When knowledge is transmitted, values are transmitted as well. Hence, it becomes increasingly important to develop techniques that support exposing these values in a safe surrounding where a polyphony of values and reflexivity is allowed to co-exist and be explored. *By focusing on our own actions, we can better understand how we construct and make sense of things happening around us (Freire 1972). This is vital if we are to move the world toward a sustainable one – unpacking and challenging the way we currently make sense of it.
I can write much more on the issues with the current management education. But that is not helpful. Helpful is the realization that things are changing. We went to the forest, we meditated, we explored the world where chimps were bosses and beehives our parliament. And the most difficult part for me – we discussed with strangers what breaks our hearts.
Clearly, we are getting more conscious and bold in looking at the whole system and becoming more aware of our larger role as leaders. We are approaching a point where a leader has the role of the whole system we are a part of, not only the company or the people, or even more horrifying, themselves. Things are changing, and we are changing.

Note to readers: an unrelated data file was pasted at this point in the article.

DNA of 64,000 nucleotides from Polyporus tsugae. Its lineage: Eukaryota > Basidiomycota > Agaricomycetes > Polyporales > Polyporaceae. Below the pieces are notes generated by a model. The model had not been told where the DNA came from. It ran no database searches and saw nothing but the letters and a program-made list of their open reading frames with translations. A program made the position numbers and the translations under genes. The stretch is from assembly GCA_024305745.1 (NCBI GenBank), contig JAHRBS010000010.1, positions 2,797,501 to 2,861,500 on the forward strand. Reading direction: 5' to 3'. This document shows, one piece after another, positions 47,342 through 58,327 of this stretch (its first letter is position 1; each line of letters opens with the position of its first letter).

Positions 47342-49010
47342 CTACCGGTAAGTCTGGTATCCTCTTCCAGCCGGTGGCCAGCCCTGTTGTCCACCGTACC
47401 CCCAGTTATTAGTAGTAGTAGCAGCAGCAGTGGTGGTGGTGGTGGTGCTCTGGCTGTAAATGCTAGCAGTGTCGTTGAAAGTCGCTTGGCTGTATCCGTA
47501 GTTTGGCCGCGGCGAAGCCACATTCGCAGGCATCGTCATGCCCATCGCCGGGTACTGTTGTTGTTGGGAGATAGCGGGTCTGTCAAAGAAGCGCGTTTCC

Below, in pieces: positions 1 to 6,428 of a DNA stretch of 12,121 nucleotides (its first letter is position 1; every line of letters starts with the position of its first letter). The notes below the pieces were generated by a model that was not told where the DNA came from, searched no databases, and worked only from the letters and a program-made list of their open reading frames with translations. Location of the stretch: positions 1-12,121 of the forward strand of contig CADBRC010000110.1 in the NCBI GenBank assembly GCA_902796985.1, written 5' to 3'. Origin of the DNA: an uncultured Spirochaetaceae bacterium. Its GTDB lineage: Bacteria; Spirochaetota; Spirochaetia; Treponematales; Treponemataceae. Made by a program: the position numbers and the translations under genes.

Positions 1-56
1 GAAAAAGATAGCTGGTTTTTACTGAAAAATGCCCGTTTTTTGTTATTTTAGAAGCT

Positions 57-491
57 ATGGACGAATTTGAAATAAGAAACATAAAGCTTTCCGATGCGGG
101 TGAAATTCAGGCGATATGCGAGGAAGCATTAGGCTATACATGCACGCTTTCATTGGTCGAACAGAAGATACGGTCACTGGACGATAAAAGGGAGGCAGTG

So, will a walk to the forest and a 4-day class be enough? No, unfortunately. We are out of tune with the whole system. A walk in the forest, a speed course on nature-inspired leadership or a walk by the lake will not fix it. But it is a great place to start. It is the only place to start.
We need to add sensitivity and awareness of the larger system we are a part of, expose and explore values and constructions of realities, patterns of decision-making today, to form more conscious decision-making in the future.
And when successful, I guarantee, the world will be a beautiful place we all want to be a part of.
“Piglet: How do you spell LOVE? Pooh: You don’t spell it, you feel it” – Winnie the Pooh
Freire, P (1972): Pedagogy of the oppressed. Harmondsworth, UK: Penguin.
Goshal, S. (2005): Bad Management Theories Are Destroying Good Management Practices. Academy of Management Learning & Education, vol. 4, no. 1 p. 75-91.
Wilson, D., McKiernan, P. (2011): Global Mimicry: Putting Strategic Choise Back on the Business Agenda, British Journal of Management, vol. 22, p. 457-469.